The opinion of the court was delivered by: Rodriguez, Senior District Judge
This matter has come before the Court on Defendants' Motion to Dismiss the Complaint for failure to state a claim, pursuant to Fed. R. Civ. P. 12(b)(6). Because Plaintiffs' claims are not actionable under the federal securities laws, Defendants' motion will be granted.
This action arises from the sale of businesses and related equipment, and leases of property by Plaintiff Robyn Meredith, Inc. ("RMI") to DonnKenny Apparel, Inc. ("DKAI"). DKAI is not a party to this action, nor is DKAI's parent company, DonnKenny, Inc. ("DK"). Named as Defendants are Daniel H. Levy, former Chief Executive Officer of DK, and Maureen D. Schimmenti, former Chief Financial Officer, Vice President-Finance, Secretary, and Principal Financial and Accounting Officer of DK.
Plaintiffs allege that the Defendants fraudulently and negligently misrepresented facts concerning DK's financial condition to induce Plaintiffs to enter into long-term sales and employment contracts with DKAI in the Fall of 2003, and to accept DKAI securities. They allege that the Defendants intentionally ignored industry-accepted methods for valuing inventory in an effort to create the appearance of financial security on behalf of DKAI. In February 2005, no longer capable of meeting its financial obligations, DK filed for bankruptcy and, as a wholly-owned subsidiary of DK, DKAI entered into bankruptcy proceedings as well.
Prior to being de-listed as a result of the bankruptcy, DK had been a publicly traded company on the NASDAQ stock exchange. In the apparel wholesale business, DK financed several subsidiaries, including DKAI. In accordance with securities laws, DK filed quarterly and annual financial statements with the United States Securities and Exchange Commission ("SEC").
On October 1, 2003, RMI entered into an asset purchase agreement ("the Agreement") with DK, selling substantially all of its business to DK, through its subsidiary DKAI. The terms of the Agreement included the following:
(1) $3,404,363 cash consideration for assets of RMI;
(2) $1,200,000 in the form of a Note payable by DKAI over three years, also consideration for the assets of RMI;
(3) A three-year employment contract at DKAI for Plaintiff Alan Wallace, the former President and a principal shareholder of RMI, with a base salary of $300,000 per year;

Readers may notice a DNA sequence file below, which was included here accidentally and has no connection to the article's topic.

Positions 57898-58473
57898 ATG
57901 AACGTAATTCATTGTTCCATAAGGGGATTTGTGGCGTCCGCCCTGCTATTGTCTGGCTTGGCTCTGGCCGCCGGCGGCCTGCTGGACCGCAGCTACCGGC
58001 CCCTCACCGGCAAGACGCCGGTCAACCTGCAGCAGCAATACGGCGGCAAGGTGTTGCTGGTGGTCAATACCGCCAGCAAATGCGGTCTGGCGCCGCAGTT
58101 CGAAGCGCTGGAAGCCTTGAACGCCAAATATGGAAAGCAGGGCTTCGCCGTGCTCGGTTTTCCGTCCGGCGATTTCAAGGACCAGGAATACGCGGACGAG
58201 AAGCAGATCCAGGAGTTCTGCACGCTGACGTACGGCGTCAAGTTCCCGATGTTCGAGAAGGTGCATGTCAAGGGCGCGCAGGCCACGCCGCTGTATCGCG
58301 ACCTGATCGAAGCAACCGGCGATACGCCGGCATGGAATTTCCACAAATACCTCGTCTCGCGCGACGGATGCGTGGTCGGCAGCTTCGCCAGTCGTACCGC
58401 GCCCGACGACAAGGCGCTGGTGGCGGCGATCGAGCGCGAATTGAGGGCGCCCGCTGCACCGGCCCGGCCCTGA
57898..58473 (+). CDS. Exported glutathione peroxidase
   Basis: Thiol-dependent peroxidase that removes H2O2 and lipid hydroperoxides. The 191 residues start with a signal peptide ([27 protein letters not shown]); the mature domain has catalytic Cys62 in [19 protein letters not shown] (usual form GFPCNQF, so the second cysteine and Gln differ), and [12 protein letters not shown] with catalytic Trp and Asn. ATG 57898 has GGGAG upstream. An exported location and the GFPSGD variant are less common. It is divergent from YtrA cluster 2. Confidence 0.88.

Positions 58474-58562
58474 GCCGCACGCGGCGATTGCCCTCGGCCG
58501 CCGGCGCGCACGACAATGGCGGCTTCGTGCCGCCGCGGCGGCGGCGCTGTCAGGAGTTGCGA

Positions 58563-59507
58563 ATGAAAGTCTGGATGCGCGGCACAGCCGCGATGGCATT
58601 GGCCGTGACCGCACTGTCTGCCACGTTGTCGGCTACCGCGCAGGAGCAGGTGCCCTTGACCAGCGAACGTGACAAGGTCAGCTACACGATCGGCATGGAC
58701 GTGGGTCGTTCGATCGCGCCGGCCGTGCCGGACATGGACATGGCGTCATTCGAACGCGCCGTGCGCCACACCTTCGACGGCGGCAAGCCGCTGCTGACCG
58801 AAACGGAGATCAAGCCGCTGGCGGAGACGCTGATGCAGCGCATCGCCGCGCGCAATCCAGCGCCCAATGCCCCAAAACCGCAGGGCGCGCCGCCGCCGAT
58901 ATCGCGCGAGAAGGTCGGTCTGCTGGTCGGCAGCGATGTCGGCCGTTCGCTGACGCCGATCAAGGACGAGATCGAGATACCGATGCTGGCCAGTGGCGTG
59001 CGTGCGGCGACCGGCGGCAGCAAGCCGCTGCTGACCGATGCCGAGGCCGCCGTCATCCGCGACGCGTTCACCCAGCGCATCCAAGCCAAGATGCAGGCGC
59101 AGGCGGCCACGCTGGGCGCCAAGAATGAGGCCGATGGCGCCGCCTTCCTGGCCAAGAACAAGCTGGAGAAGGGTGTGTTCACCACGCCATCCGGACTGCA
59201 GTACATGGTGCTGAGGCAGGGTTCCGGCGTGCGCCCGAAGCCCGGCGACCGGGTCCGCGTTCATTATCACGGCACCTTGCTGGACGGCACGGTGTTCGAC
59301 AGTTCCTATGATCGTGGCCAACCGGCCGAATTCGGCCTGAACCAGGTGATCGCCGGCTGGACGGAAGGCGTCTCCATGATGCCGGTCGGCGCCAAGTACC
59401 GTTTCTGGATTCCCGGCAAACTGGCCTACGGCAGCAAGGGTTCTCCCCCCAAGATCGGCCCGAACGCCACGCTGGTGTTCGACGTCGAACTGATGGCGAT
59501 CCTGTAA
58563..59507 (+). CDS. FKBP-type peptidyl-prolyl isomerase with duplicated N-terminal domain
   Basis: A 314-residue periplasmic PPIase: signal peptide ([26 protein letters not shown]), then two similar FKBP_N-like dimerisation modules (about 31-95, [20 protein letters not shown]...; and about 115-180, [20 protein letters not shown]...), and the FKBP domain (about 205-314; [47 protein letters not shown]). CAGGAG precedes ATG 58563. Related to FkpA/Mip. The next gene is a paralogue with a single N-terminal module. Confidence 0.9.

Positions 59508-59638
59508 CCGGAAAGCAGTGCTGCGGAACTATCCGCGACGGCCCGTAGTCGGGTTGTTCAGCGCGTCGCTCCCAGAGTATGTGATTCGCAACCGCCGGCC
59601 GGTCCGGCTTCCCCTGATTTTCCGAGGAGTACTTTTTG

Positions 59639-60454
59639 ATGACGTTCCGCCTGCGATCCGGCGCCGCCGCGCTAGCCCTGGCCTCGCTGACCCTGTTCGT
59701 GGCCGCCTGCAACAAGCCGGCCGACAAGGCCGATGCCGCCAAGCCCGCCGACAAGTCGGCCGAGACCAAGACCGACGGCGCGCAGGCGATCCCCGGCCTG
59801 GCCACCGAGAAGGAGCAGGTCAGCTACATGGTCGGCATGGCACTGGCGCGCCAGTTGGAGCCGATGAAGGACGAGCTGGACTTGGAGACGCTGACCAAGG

(4) A three-year employment contract at DKAI for non-party Harris Snyder, a shareholder of RMI and partner of Plaintiff H&W Partnership, with a base salary of $225,000 per year;
(5) A three-year employment contract at DKAI for non-party Matthew Wallace, a shareholder of RMI, with a base salary of $275,000 per year.
(6) Assumption by DKAI of computer equipment and machinery leases to RMI, and an agreement that DKAI would lease real property from Plaintiff H&W Partnership for a three year period, at a rate of $113,850 per year.
Additionally, Defendant Levy, on behalf of DK, separately agreed that for $270,000 an affiliate of DK would assume all assets of Plaintiff Robyn Meredith (H.K.) Ltd. ("H.K."), a Hong Kong corporation established for facilitating apparel imports to the United States from China.
Before entering into the contracts described above, Plaintiff Alan Wallace allegedly performed due diligence on DKAI and DK. He reviewed DK's Form 10-K for the year 2002 and Forms 10-Q for the first two quarters of 2003. Each form had been filed with the SEC, and each was signed by both defendants, Daniel H. Levy and Maureen D. Schimmenti. Plaintiffs allege that Wallace relied on the representations in the Form 10-K and Forms 10-Q when he decided to enter into the Agreement. Further, Wallace relied upon Defendants' representation that DK practiced the "lower of cost or value" method of valuing inventory, which is customary in the apparel business and required by Generally Accepted Accounting Principles (GAAP). According to the Plaintiffs, clothing loses value at the end of each retail season. Thus, last season's clothing ordinarily must be liquidated at prices below cost. It follows that out of season inventory valued at cost would not provide an accurate assessment of a company's finances and worth. Further, the more out of season the apparel is, the higher the difference would be between the reported value at cost and the actual value. After observing substantial amounts of inventory in DK's warehouses, and after consulting his accountant, Wallace authorized Plaintiffs to enter into the Agreement.
After the Agreement closed on October 1, 2003, the principals of RMI, including Alan Wallace and Harris Snyder, joined DKAI as employees. Wallace and Snyder, in their duties as employees of DKAI, were asked to liquidate much of DKAI's inventory in 2004 and 2005. During that liquidation, Wallace allegedly discovered that substantially all of the back inventory consisted of previous seasons' fashions, but was valued on DK's books at cost, significantly above market value. Further, Wallace found that DKAI had no way to value existing inventory appropriately, but valued all inventory at cost. DKAI continued to liquidate inventory in the second half of 2004 to meet capital ...